Air New Zealand’s computer system crash creates chaos
Thousands of travelers were grounded for several hours as airports around the country were thrown into chaos when Air New Zealand's computer system crashed.
Thousands of travelers were grounded for several hours as airports around the country were thrown into chaos when Air New Zealand’s computer system crashed.
Planes were delayed for up to two hours yesterday as the airline’s electronic check-in system failed, forcing flights to be painstakingly processed one by one.
The system crash, which happened about 10am, meant some flights were cancelled. It also affected online bookings and call-centre activities.
Bruce Parton, Air New Zealand’s group general manager of short-haul airlines, said more than 10,000 people were affected by the breakdown.
The airline had called in extra staff and handed out food to help apologise to waiting travellers, he said.
“It was the end of the school holidays, so you couldn’t ask for a better day for this to go wrong,” he said.
When all the airline’s computers were down, the “chaos” meant staff resorted to using pen and paper to check flights in, Mr Parton said.
But the process sped up during the afternoon and the whole network was back in action by 3.30pm.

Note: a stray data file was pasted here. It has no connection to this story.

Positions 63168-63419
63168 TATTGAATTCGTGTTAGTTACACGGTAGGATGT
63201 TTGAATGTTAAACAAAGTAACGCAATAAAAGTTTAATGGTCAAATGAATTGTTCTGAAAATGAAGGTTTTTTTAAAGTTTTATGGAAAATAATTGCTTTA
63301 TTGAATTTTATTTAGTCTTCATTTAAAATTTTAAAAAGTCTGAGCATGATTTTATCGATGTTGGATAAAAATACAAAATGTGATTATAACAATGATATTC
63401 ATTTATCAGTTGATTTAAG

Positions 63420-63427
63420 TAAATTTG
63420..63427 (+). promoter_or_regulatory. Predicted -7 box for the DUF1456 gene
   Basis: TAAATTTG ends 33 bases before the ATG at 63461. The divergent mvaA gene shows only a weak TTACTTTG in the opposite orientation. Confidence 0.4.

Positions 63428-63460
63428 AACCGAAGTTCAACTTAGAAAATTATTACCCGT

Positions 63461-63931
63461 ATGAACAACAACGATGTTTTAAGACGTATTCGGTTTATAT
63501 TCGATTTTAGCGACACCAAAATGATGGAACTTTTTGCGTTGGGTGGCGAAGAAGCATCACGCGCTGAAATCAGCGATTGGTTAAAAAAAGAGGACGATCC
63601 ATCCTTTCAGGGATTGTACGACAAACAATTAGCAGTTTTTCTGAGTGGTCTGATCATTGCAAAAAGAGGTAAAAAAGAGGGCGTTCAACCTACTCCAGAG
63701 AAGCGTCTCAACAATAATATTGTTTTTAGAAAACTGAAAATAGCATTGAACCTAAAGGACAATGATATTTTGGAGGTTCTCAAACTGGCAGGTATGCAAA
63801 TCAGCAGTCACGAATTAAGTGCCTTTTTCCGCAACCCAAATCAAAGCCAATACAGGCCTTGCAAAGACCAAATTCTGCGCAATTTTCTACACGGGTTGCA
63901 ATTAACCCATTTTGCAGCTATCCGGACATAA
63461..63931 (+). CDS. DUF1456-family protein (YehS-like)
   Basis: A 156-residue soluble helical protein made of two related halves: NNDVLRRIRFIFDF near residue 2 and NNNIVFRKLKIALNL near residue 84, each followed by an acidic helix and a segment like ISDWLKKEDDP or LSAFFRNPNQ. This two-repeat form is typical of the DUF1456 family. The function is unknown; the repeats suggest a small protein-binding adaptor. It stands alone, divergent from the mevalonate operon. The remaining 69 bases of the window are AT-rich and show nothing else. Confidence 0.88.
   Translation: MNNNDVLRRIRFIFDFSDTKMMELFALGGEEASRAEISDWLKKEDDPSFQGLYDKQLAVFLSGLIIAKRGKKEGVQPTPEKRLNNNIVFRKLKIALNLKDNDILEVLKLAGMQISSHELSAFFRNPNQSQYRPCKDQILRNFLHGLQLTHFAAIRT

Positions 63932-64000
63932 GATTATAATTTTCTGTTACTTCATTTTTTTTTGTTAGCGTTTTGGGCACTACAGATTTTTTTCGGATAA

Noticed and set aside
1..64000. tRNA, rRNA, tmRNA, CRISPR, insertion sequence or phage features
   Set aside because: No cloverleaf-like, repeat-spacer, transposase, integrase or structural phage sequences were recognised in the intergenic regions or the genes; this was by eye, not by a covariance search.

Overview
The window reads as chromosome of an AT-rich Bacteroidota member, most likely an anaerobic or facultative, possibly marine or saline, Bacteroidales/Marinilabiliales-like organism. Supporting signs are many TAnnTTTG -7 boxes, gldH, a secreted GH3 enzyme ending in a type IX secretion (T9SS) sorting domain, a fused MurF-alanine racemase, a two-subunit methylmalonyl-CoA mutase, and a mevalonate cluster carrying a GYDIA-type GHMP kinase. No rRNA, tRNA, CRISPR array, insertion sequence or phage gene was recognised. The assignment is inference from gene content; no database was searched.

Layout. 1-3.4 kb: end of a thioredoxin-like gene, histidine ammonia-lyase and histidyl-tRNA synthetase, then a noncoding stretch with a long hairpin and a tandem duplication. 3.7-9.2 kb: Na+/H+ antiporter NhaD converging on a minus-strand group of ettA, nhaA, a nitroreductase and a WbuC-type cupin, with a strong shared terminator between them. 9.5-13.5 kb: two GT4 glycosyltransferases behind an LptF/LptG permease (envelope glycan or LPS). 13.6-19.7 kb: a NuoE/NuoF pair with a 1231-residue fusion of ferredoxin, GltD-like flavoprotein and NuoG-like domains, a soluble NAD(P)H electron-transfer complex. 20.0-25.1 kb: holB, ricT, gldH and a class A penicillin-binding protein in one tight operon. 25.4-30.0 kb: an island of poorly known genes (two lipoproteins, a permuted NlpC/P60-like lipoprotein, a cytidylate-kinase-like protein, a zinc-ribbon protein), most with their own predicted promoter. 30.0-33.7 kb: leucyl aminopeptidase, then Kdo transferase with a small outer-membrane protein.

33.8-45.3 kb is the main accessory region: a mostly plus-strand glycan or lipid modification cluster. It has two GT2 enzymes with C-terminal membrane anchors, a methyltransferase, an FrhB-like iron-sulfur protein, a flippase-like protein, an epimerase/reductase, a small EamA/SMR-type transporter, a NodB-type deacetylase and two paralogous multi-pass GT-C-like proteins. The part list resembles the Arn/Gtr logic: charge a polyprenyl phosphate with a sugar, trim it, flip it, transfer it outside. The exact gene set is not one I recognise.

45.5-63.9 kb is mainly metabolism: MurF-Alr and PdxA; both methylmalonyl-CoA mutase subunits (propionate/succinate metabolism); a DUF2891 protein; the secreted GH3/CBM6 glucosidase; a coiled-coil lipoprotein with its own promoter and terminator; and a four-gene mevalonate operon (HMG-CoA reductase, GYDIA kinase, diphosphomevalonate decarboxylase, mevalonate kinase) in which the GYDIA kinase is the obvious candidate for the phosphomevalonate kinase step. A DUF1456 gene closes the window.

The airline would be meeting computer manufacturer IBM this morning to “express our concern”, Mr Parton said.
At Wellington Airport, hundreds of frustrated travellers joined queues, tapped fruitlessly at self-service kiosks and sat slumped on baggage carousels.
Jess Drysdale and Aimee Harrison, both 20, of Lower Hutt, were heading to Auckland on a midday flight for a concert.
But the pair, who were still lying on the airport floor sharing an ipod about 12.30pm, had their plans thrown out the window by the snag.
“We were meant to go to the zoo today, but now we’re not going anywhere,” Miss Drysale said.
Stuart Little, of Christchurch rugby team the Sumner Sharks, looked downcast despite wearing a sombrero.
Karen Taylor of Wellington was dropping off her 76-year-old mother who was travelling to Perth. Her mother was initially worried about missing the international leg of the trip, but had been told that flight had been delayed too.
Taihakoa Teepa, 6, was getting ready for his first trip on an aeroplane when the computer crash happened.
It was taking all his patience to wait for his Rotorua flight, but he was still excited about it, he said.
Others were more light-hearted. A traveller turned troubadour by pulling out a guitar for a singalong.
Perth tourists Graeme and Joan Zanich said they were not fussed by the delays to the next leg of their holiday.
“It doesn’t bother us too much because we’re not in a hurry. It’s only 45 minutes,” Mrs Zanich said.